frenum

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English[edit]

Alternative forms[edit]

Etymology[edit]

From Latin frēnum.

Pronunciation[edit]

Noun[edit]

frenum (plural frena or frenums)

  1. A frenulum.

Latin[edit]

Etymology[edit]

Ultimately from Proto-Indo-European *dʰer- (to hold). Cognates include ferē, fermē and firmus.

Pronunciation[edit]

Noun[edit]

frēnum n (genitive frēnī); second declension

  1. A bridle, harness, curb, bit.
  2. (figuratively) A means of guiding or governing; restraint, check, limit.
  3. (by extension) That which holds things together; band.

Inflection[edit]

Second declension.

Case Singular Plural
nominative frēnum frēna
genitive frēnī frēnōrum
dative frēnō frēnīs
accusative frēnum frēna
ablative frēnō frēnīs
vocative frēnum frēna
  • Nom. Pl. is mostly frēni with frēna occuring more in poets.

Derived terms[edit]

Related terms[edit]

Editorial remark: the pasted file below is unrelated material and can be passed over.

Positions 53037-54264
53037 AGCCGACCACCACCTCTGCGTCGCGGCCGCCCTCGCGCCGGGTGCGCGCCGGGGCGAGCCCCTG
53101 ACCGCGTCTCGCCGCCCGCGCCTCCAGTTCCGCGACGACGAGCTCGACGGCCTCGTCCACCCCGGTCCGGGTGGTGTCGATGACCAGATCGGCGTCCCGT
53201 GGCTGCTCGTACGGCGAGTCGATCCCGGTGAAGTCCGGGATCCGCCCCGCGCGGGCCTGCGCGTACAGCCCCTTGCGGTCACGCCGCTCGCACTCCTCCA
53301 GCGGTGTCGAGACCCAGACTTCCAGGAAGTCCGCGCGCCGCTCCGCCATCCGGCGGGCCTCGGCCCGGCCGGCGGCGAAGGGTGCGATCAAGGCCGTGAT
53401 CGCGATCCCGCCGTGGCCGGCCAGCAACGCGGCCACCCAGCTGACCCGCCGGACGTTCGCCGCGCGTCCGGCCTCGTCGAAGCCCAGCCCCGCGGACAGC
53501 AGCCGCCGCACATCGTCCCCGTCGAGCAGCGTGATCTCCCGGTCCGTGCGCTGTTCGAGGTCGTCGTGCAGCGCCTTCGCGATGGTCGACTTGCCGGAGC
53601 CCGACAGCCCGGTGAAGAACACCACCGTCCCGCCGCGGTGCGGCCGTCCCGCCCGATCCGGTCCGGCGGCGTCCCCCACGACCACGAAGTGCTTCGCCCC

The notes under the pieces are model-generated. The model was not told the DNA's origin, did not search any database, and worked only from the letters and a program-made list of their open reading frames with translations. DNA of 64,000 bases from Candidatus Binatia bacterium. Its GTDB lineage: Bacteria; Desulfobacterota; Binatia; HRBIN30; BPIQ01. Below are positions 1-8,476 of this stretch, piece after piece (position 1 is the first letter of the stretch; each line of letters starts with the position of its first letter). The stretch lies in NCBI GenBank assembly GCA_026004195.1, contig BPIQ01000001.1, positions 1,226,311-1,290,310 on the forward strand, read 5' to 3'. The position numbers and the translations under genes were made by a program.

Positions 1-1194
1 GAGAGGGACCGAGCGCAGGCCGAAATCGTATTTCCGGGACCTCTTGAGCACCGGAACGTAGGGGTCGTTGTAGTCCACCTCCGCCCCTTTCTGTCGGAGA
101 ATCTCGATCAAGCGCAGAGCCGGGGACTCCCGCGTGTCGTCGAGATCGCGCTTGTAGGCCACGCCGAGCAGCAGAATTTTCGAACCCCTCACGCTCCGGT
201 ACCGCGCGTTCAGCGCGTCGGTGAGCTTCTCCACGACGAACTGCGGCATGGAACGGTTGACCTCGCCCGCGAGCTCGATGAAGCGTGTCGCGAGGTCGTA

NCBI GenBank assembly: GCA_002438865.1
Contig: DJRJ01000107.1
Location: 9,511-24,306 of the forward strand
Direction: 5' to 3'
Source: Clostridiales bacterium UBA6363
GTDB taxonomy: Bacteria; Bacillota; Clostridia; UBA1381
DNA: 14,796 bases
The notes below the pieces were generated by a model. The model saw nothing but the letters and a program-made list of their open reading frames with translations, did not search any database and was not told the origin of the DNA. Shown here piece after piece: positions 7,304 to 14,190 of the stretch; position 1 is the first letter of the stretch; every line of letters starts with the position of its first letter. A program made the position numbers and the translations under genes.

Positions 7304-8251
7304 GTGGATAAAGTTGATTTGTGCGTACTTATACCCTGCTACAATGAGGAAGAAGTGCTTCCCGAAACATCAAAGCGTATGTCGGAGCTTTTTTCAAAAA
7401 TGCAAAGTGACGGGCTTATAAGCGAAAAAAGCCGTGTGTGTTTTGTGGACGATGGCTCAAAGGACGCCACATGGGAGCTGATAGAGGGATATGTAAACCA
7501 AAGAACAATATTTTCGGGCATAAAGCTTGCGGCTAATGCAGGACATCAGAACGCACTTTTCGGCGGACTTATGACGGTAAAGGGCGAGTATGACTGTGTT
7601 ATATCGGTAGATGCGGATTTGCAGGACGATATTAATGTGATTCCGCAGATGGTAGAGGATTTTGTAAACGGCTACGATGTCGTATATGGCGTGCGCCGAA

Descendants[edit]

References[edit]

  • frenum in Charlton T. Lewis and Charles Short (1879) A Latin Dictionary, Oxford: Clarendon Press
  • frenum in Charlton T. Lewis (1891) An Elementary Latin Dictionary, New York: Harper & Brothers
  • frenum” in Félix Gaffiot’s Dictionnaire Illustré Latin-Français, Hachette (1934)
  • Carl Meissner; Henry William Auden (1894) Latin Phrase-Book[1], London: Macmillan and Co.
    • (ambiguous) with loose reins: freno remisso; effusis habenis
  • frenum in Harry Thurston Peck, editor (1898) Harper's Dictionary of Classical Antiquities, New York: Harper & Brothers
  • frenum in William Smith et al., editor (1890) A Dictionary of Greek and Roman Antiquities, London: William Wayte. G. E. Marindin